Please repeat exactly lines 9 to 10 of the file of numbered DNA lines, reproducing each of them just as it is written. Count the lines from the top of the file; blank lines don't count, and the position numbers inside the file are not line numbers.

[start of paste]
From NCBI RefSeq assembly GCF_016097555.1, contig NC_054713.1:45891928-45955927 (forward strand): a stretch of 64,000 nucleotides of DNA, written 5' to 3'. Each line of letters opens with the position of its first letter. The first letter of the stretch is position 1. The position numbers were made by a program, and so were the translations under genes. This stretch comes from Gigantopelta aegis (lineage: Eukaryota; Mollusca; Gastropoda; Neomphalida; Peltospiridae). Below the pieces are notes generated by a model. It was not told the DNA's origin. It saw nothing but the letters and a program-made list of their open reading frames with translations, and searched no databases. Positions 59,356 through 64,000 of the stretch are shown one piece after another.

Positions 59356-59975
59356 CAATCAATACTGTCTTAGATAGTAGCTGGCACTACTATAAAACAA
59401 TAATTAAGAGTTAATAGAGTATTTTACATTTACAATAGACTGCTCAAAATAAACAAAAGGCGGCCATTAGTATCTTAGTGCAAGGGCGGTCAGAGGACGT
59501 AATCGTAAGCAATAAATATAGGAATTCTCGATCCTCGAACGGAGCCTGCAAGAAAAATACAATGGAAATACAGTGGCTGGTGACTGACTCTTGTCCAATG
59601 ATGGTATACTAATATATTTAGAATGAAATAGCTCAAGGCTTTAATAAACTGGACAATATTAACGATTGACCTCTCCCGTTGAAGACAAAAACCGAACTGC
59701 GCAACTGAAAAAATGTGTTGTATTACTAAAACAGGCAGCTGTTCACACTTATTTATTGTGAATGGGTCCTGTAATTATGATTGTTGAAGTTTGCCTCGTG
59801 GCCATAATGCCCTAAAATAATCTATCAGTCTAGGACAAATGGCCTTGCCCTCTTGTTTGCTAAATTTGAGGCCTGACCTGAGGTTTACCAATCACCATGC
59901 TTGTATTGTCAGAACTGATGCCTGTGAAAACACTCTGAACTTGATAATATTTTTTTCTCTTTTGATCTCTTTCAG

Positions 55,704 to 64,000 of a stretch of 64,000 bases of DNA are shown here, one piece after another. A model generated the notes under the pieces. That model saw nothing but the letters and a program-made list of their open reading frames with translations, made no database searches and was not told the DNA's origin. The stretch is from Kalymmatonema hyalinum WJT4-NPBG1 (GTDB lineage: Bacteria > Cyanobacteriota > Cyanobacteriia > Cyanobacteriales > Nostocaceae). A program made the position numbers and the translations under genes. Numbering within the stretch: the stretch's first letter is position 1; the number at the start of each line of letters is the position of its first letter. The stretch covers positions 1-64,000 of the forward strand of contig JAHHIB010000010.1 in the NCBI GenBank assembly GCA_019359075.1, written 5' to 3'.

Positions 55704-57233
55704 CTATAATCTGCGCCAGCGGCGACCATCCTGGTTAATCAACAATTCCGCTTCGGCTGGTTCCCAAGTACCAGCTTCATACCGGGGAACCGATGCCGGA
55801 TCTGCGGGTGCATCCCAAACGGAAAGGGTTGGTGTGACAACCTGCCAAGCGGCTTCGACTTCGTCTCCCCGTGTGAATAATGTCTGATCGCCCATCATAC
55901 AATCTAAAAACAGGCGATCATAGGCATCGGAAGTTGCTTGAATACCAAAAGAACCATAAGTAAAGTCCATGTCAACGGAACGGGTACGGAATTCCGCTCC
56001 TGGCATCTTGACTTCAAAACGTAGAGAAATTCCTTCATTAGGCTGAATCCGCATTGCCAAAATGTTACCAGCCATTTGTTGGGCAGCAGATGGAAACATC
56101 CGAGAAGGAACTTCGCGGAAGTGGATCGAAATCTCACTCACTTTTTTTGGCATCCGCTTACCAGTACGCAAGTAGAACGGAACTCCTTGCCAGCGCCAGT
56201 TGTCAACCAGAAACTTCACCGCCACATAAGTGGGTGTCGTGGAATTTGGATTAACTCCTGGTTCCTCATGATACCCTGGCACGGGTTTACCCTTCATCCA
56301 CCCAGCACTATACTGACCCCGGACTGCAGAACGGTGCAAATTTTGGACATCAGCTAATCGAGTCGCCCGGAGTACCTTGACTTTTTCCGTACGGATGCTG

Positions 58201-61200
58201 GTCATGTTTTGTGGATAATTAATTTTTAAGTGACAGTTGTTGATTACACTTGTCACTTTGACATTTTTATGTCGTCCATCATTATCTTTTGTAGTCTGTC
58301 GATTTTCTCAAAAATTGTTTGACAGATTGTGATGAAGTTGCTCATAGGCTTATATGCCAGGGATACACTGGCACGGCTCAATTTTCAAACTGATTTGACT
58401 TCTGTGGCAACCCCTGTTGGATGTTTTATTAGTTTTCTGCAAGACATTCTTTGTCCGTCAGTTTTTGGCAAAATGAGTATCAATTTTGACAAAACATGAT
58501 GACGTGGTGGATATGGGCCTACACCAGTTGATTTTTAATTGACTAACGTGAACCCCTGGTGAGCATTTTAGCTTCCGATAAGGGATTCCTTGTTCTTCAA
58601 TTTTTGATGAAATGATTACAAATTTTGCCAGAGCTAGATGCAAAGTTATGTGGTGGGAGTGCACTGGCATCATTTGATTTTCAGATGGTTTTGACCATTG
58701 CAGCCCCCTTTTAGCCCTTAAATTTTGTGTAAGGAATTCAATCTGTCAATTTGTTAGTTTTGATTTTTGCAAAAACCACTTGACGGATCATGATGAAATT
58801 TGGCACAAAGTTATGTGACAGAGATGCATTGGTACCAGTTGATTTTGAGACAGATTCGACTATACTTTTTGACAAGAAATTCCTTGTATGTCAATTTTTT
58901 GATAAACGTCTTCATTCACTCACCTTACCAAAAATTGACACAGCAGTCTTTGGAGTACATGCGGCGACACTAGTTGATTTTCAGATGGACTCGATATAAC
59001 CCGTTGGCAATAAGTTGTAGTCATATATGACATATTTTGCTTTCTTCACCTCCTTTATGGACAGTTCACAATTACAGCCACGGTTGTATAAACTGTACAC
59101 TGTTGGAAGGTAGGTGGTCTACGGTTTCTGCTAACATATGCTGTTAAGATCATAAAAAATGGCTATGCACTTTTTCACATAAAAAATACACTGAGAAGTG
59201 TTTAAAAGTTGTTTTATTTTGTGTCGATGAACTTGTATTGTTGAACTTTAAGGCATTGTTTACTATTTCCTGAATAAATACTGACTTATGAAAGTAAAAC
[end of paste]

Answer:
59901 TTGTATTGTCAGAACTGATGCCTGTGAAAACACTCTGAACTTGATAATATTTTTTTCTCTTTTGATCTCTTTCAG

Positions 55,704 to 64,000 of a stretch of 64,000 bases of DNA are shown here, one piece after another. A model generated the notes under the pieces. That model saw nothing but the letters and a program-made list of their open reading frames with translations, made no database searches and was not told the DNA's origin. The stretch is from Kalymmatonema hyalinum WJT4-NPBG1 (GTDB lineage: Bacteria > Cyanobacteriota > Cyanobacteriia > Cyanobacteriales > Nostocaceae). A program made the position numbers and the translations under genes. Numbering within the stretch: the stretch's first letter is position 1; the number at the start of each line of letters is the position of its first letter. The stretch covers positions 1-64,000 of the forward strand of contig JAHHIB010000010.1 in the NCBI GenBank assembly GCA_019359075.1, written 5' to 3'.